Look forward, not backwards, said Obama. Unless, of course, we can prosecute whistleblowers for shining light on shameful lawbreaking:
[T]he man who reveals the torture may go to jail, but nothing is going to happen to the people who cooked up corrupt legal opinions to justify torture, who ordered torture, or who actually tortured.Glenn Greenwald summarizes the lessons we've learned well:
And nothing will happen to the Bush administration officials who authorized “extraordinary rendition”— the illegal practice of seizing people and flying them to nasty places where interrogators can brutalize them. Or to the telephone companies that participated in illegal wiretapping programs. Or to the CIA officials who destroyed videotapes of prisoner interrogations.
The innocent victims of torture will be denied justice – like the Canadian man who was arrested at an American airport and then flown overseas to be tortured in a case of horrible mistaken identity. The infamous prison at Guantanamo Bay will not be closed. The men behind the Sept. 11 attacks may never be brought to trial because of the ineffectiveness and illegitimacy of the military tribunals created by President Bush and tweaked a bit by President Obama.
The Rules of American Justice are quite clear:
(1) If you are a high-ranking government official who commits war crimes, you will receive full-scale immunity, both civil and criminal, and will have the American President demand that all citizens Look Forward, Not Backward.
(2) If you are a low-ranking member of the military, you will receive relatively trivial punishments in order to protect higher-ranking officials and cast the appearance of accountability.
(3) If you are a victim of American war crimes, you are a non-person with no legal rights or even any entitlement to see the inside of a courtroom.
(4) If you talk publicly about any of these war crimes, you have committed the Gravest Crime — you are guilty of espionage – and will have the full weight of the American criminal justice system come crashing down upon you.
It's probably time to let go of the idea that Teabaggers are anything more than a movement of aggrieved white people and recognize that their supposed love of the Constitution really is besides the point:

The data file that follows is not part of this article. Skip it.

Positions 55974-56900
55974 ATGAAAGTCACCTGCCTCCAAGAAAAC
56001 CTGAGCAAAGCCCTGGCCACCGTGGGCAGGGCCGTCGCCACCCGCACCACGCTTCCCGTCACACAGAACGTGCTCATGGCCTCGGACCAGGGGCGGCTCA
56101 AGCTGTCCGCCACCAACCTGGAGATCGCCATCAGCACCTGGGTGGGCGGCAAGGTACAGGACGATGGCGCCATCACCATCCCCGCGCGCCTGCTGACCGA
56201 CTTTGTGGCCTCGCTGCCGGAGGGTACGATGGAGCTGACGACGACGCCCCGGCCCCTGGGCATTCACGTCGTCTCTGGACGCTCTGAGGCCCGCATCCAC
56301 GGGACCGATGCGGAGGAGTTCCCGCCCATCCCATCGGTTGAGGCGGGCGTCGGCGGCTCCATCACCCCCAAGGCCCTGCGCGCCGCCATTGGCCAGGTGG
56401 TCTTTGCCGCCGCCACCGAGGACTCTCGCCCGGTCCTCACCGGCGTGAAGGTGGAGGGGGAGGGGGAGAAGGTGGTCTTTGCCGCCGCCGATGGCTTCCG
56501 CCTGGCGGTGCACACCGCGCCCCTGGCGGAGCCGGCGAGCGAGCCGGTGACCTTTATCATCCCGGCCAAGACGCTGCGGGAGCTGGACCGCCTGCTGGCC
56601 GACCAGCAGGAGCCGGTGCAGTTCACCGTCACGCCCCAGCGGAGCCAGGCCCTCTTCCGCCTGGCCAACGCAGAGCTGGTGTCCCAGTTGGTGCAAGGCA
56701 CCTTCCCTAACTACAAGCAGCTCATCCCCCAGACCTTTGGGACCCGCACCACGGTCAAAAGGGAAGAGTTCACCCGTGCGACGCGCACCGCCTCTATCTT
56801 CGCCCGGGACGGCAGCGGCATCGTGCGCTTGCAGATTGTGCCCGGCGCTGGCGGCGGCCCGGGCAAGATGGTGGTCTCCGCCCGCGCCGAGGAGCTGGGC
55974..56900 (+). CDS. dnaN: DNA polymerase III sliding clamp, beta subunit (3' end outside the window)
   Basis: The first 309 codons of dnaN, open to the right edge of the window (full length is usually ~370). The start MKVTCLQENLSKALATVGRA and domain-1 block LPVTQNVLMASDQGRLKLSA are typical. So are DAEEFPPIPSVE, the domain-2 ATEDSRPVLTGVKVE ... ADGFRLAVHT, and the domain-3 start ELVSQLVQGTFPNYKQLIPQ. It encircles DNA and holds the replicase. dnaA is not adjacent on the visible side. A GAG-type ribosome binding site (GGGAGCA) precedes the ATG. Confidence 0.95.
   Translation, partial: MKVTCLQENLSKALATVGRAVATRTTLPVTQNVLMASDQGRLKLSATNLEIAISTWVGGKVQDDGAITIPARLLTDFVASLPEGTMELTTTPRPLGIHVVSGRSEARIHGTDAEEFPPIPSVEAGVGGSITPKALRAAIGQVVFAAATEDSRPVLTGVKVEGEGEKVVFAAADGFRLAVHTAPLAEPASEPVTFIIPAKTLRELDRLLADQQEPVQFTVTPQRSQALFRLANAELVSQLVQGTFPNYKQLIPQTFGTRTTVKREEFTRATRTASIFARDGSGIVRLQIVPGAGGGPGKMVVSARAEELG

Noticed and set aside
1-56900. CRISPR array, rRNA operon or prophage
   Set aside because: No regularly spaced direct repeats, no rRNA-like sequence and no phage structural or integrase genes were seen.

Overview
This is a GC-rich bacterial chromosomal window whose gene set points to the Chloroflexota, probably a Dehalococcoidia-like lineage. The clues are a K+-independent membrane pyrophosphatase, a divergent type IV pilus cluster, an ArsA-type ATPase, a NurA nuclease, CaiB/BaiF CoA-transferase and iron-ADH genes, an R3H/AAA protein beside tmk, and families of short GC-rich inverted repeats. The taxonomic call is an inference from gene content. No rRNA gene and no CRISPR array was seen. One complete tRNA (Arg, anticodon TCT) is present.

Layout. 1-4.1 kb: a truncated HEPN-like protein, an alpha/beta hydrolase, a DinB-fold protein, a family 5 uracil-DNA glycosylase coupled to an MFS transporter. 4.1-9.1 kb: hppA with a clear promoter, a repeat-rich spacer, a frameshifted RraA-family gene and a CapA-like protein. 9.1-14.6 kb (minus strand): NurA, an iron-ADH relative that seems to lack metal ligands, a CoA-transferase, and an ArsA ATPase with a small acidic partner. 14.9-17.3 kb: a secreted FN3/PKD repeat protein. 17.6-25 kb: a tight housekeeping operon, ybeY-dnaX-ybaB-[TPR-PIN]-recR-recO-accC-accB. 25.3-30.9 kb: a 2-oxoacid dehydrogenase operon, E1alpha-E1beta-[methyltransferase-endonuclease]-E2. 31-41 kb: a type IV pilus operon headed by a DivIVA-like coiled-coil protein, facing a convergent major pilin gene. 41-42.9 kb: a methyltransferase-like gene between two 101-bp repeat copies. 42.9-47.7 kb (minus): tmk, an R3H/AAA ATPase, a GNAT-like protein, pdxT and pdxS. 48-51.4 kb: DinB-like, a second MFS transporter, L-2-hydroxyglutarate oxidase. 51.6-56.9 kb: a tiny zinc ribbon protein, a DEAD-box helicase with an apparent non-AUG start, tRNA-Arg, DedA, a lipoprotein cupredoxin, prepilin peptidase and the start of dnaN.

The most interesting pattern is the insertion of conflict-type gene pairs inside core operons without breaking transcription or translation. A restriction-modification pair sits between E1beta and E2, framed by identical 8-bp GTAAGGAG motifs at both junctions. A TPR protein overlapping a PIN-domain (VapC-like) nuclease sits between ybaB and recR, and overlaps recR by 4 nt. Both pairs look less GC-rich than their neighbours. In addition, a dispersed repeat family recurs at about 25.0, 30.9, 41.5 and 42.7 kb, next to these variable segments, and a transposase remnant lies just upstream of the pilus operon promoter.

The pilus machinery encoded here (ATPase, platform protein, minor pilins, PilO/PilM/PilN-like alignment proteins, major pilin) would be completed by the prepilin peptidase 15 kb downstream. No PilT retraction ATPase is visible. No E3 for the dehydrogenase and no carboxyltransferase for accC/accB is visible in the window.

A common trope for conservative policy intellectuals is that they want to “means test” the welfare state – reduce its availability for those with high wealth and income and focus it on those with the least wealth and income. But the Tea Party base wants the opposite – they are opposed to a welfare state for the poor, young people, undocumented workers and other groups they think are undeserving. The welfare state is worthwhile for people like themselves, but should be nonexistent or a burdensome affair for people they think don’t make the cut.
From the latest research on the Tea Party we learn that “Tea Partiers judge entitlement programs not in terms of abstract free-market orthodoxy, but according to the perceived deservingness of recipients…The fundamental distinction for them is not state vs. individual, it is the division of the United States into ‘workers’ vs. ‘people who don’t work.’” This is welfare as private charity, charity conditional on fitting certain expectations, not as an unconditional right. Food stamps are a particularly smart form of stimulus and redistribution. But the conservative mind doesn’t see the economy as something that is defective when involuntary unemployment shoots up or something that should work to the advantage of those who have the least. To them, the threat of people going hungry for failing in the market is what creates the ability to thrive in that market. The market doesn’t just reward the successful, it punishes those who fall behind. Food stamps deny people of that experience and leave them dependent; some conservatives are running once again with the idea that a base of people receiving aid in this Great Recession creates a permanent Democratic coalition by design.
Student protesters in Chile, despite some setbacks, have been quite successful in resetting the political agenda:
Echoing 1960s street activism, the Chilean Winter dabbled in the absurd, but with a high-tech, social-media twist. Thousands gathered in front of the presidential palace in June dressed as zombies, then broke into a choreographed dance to Michael Jackson’s “Thriller.” In July, students again gathered in front of the palace for a huge “kiss-in.”